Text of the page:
Wednesday, 23 November 2016

Complaint over surveillance to the Inspector General of Intelligence and Security, 23 November, 2016.



I believe I have been the subject of unwarranted and invasive surveillance and harassment since writing a book last year called Terror in Australia: Workers' Paradise Lost.

This book was an embarrassment to senior figures in the intelligence community for reasons which I will explain below.

The intimidation and bullying I have endured has continued throughout this year, as I wrote a new book, which is just now becoming available in digital format, called Hideout in the Apocalypse. It will be available in paperback early next year.

The book is about the increased use of surveillance as an instrument of social control in contemporary Australia and the negative impacts this is having on Australian culture. It also encompasses the legislative attacks on freedom of speech, particularly the growth of metadata laws and the restrictions on reporting of security and intelligence operations.

Complimentary PDFs of both books can be downloaded from here:

Australia has traditionally been a democracy which valued the role of journalists. The books put forward the thesis that the stifling of debate has been a significant element in the lurch to the right in Australian politics.

The books argue that touchstone issues including migration and multiculturalism should be openly discussed.

Professional journalists who raise these issues should not become the target of intimidation.

To introduce myself, I am a journalist of more than 30 years standing, working under the name John Stapleton.

A collection of my work is being constructed, and so far has more than 1100 stories dating back to the late 1970s:
I have worked as a staff reporter on two of Australia’s leading newspapers, The Sydney Morning Herald and The Australian. I continue to write on a range of subjects, including national security, as a contributor forThe New Daily. A search on my name will show up recent stories:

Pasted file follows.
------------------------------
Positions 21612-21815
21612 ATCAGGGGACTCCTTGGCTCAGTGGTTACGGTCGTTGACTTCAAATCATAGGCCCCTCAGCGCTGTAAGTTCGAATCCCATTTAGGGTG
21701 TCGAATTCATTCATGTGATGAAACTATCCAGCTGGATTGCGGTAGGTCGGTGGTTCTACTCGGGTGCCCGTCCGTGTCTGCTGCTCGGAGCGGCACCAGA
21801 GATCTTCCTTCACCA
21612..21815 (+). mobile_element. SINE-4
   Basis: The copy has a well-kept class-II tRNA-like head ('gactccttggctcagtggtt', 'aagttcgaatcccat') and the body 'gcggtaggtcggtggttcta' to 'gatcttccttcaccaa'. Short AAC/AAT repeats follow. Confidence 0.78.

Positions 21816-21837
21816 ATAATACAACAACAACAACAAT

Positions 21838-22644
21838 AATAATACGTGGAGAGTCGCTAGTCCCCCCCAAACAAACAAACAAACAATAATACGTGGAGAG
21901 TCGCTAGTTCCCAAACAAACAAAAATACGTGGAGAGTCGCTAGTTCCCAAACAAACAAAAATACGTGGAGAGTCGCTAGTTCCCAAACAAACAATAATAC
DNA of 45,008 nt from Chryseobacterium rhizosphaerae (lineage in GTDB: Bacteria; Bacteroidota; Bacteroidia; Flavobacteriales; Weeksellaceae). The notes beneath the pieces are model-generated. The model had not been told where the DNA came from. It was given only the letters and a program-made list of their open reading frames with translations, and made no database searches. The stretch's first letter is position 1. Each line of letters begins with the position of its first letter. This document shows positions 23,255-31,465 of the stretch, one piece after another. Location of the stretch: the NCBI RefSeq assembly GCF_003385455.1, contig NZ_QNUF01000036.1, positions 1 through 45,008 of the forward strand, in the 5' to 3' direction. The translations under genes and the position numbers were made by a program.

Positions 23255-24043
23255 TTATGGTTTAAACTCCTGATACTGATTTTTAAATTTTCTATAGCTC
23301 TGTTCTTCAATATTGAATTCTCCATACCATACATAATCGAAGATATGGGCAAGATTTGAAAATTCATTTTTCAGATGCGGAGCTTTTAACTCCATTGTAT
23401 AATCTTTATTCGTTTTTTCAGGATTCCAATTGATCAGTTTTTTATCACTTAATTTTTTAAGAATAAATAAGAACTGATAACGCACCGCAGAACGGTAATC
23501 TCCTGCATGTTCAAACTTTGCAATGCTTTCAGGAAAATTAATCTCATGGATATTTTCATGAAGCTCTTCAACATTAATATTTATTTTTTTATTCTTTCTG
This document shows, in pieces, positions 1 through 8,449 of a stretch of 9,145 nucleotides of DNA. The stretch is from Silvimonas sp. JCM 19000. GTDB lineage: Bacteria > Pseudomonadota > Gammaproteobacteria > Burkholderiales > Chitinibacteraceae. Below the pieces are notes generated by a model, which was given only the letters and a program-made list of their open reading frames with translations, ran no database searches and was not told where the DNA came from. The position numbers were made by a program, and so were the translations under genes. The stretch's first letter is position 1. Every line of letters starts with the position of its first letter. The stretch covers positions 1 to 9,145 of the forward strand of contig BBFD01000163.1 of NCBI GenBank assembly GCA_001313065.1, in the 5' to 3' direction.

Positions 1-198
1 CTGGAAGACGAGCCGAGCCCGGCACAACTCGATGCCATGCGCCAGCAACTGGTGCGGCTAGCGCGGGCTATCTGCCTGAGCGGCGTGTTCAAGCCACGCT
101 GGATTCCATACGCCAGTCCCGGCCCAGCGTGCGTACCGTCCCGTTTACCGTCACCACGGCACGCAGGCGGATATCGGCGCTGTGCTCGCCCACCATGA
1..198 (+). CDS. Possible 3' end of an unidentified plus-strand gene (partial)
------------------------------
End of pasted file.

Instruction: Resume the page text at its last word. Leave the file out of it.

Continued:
My books include: Chaos at the Crossroads: Family Law Reform in Australia, The Birth of Dads on the Air, The Final Days of Alastair Nicholson: Chief Justice Family Court of Australia, The Twilight Soi,  Thailand: Deadly Destination, Hunting the Famous, Terror in Australia: Workers' Paradise Lost and.Hideout in the Apocalypse.

My purpose in making this complaint is both the hope that those who have been targetting me will cease and desist and to ensure that no other journalist working in Australia will have to suffer the treatment that I have endured. I also my hope that those who have authorised and perpetrated this conduct will be brought to account.

I have formed the conclusion that the surveillance I have suffered has been a blatant attempt to influence what I write. I have also come to the conclusion that a journalist of 30 years standing such as myself could not have been targetted without the specific knowledge of senior figures within the national security apparatus; and, I believe, political contrivance.
After all, surveillance is not cheap and this has clearly involved significant expenditure and therefore, as far as I am concerned, significant wastage of public funds.

I have been informed that one of the explanations as to why I have been so specifically targetted was that I alienated senior figures within the security apparatus.

While laws surrounding the coverage of national security issues have become stricter, nothing in the legislation permits the sustained harassment and targetting of a journalist. Reporting material which some members of the government might prefer not to be in the public domain in no way excuses the invasion of my various places of dwelling, including houses, apartments and hotel rooms, the attempts to discredit me with the people with whom I deal, the conducting of psychological operations against me or using all the usual tactics utilised against a Targeted Individual.

Instead of being severely harassed, literally for years on end, considering my decades of experience in and with the media, my professional advice could have been easily sought to help solve what were obvious problems..
Instead the authorities chose to target me, and I regard this treatment as an extreme form of bullying.

Here, for example, are recent stories which may have alienated figures in the security hierarchy:






Terror in Australia: Workers’ Paradise Lost was critical of the loss of personal freedom in Australia and the collapse of civil society, and switched from street scenes to the unfolding narrative of terror in Australia.

While much of the book was impressionistic or mirrored and reported a story which was largely on the public record, the most contentious part of it, which was revisited in Hideout in the Apocalypse, is summarised in this segment here: